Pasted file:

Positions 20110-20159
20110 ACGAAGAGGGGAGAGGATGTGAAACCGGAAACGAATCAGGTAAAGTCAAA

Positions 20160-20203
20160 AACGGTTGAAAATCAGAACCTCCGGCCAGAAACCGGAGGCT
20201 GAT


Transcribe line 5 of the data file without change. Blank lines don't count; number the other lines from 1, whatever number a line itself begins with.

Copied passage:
20201 GAT